Femtosecond laser has improved the reproducibility of our refractive outcomes from a cylinder perspective. Prior to FLACS, surgeon’s would use a fixed depth blade to perform LRI’s (examples included 600 micron and 500 micron fixed depth blades), with many surgeon’s finding an increasingly lower reliability as a patient’s astigmatism was above 1D of cyl. If every patient had identical corneal thicknesses at the location of these LRI’s, manual LRI’s would have a higher level of reproducibility and would be able to be used for higher diopteric levels of astigmatism. As we are all aware, patient’s do not have identical corneal thicknesses and the reproducibility of an LRI is greatly dependent on the % depth of the cornea that is treated. I have now used FLACS for ~2 years and the ability for the laser to reproducibly create astigmatic correcting incisions at a depth dependent on each patient’s individual corneal thickness is an incredible advance. The Catalys femtosecond platform creates astigmatically correcting incisions that are 80% of each individual cornea. If a patient has a 600 micron thick cornea at the area of treatment, the incision would be ~480 micron depth, etc with a precise 80% depth regardless of any individual’s corneal thickness. This degree of precision allows for an increase in reproducibility, as well as an increase in the amount of astigmatism one can expect to reproducibly be able to treat with an astigmatic correcting incision. This increase in reproducibility has led to an increase in reproducibility of cylinder correction via astigmatism correcting incisions, as well as increasing the number of patient’s that are good candidates for multifocal intraocular lenses (i.e. now patient’s with higher amounts of astigmatism can be reliable candidates).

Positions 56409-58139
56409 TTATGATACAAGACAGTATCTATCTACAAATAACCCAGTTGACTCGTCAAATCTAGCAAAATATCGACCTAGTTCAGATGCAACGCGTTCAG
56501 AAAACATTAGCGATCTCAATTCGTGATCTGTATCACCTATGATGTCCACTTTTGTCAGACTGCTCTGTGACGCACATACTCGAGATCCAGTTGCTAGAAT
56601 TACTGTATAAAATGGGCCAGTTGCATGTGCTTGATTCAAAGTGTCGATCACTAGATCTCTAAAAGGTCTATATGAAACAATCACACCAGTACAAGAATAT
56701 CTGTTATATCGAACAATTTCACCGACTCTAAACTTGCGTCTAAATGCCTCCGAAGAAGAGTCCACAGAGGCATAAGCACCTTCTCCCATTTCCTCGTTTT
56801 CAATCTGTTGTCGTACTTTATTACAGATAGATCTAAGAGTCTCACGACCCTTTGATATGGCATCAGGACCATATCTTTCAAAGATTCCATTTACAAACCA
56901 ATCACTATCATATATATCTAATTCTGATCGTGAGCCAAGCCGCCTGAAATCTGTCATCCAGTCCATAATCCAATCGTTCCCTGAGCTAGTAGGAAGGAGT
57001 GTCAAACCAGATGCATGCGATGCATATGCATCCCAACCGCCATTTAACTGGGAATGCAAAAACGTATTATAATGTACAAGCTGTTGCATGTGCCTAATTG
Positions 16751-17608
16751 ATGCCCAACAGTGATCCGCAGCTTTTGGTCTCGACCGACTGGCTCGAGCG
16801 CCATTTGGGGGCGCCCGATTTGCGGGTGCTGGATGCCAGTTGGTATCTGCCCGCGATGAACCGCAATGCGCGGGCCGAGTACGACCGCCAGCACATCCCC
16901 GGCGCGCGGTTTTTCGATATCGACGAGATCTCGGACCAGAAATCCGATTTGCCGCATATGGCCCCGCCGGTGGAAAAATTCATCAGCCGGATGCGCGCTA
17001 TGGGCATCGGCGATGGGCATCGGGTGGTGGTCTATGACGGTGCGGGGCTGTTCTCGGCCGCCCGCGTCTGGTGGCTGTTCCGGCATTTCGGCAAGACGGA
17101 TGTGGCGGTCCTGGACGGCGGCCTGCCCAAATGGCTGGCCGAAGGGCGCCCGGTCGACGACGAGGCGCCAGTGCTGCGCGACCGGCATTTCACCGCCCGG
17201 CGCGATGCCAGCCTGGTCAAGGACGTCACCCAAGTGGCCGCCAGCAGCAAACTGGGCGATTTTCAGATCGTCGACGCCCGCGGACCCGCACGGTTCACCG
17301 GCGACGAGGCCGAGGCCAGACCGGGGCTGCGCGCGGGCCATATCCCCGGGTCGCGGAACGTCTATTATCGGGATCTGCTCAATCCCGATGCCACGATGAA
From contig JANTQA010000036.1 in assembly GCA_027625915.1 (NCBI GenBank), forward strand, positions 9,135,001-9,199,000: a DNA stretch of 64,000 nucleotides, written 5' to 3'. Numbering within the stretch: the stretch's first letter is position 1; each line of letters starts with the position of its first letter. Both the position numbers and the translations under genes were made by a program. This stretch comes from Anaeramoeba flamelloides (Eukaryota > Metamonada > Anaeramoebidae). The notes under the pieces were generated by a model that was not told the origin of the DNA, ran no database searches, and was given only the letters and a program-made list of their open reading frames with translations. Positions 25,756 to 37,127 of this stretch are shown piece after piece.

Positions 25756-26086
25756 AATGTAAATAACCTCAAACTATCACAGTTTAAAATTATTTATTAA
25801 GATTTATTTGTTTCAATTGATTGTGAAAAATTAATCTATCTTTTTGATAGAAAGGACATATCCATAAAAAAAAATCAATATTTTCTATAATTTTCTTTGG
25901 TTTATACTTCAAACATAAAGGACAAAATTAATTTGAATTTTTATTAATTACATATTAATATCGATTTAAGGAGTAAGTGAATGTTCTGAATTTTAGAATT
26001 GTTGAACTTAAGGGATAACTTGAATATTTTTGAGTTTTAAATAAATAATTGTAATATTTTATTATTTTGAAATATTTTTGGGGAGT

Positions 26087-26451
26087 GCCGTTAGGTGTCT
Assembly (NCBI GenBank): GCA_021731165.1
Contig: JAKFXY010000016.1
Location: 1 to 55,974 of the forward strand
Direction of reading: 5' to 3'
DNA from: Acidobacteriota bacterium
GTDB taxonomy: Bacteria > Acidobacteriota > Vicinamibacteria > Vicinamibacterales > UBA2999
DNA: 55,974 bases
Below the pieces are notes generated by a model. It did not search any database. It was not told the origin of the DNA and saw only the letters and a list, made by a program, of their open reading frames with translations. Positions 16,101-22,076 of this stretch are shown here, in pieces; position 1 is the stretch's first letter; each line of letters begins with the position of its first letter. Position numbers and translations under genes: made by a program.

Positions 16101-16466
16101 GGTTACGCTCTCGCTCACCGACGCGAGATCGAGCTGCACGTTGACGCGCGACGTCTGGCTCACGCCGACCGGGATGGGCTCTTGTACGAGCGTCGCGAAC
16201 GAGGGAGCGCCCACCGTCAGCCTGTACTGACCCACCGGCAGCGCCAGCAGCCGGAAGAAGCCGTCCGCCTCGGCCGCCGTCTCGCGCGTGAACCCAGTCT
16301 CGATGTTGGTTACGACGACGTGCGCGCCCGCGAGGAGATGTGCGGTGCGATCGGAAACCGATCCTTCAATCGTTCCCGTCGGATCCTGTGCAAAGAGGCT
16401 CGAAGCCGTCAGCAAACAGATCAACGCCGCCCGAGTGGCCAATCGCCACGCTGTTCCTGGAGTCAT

Overall, technological improvements within ophthalmic surgery have led to improvements in the outcomes of our patients. Femtosecond laser assisted cataract surgery is yet another advancement available to us to improve our outcomes further and it is exciting that we can offer an increased level of precision and reproducibility to our patients.
About ICON Eyecare
ICON Eyecare is a leading surgical and medical eye care provider based out of Denver, CO. Since 1999, ICON has been building a Center of Ophthalmology Excellence empowered by an expert team of board certified physician specialists, the most advanced laser technology and a culture of quality and extraordinary patient care. In coordination with referring optometrists and physicians, ICON Eyecare specializes in treating patients with cataracts, advanced forms of glaucoma and other age and disease related conditions, while providing innovative options for patients seeking LASIK and cosmetic eye procedures. With 14 patient care centers located in Colorado and Texas, ICON Eyecare is expanding within the broader western U.S. region. For more information, please call (720) 524-1001, or visit iconeyecare.com.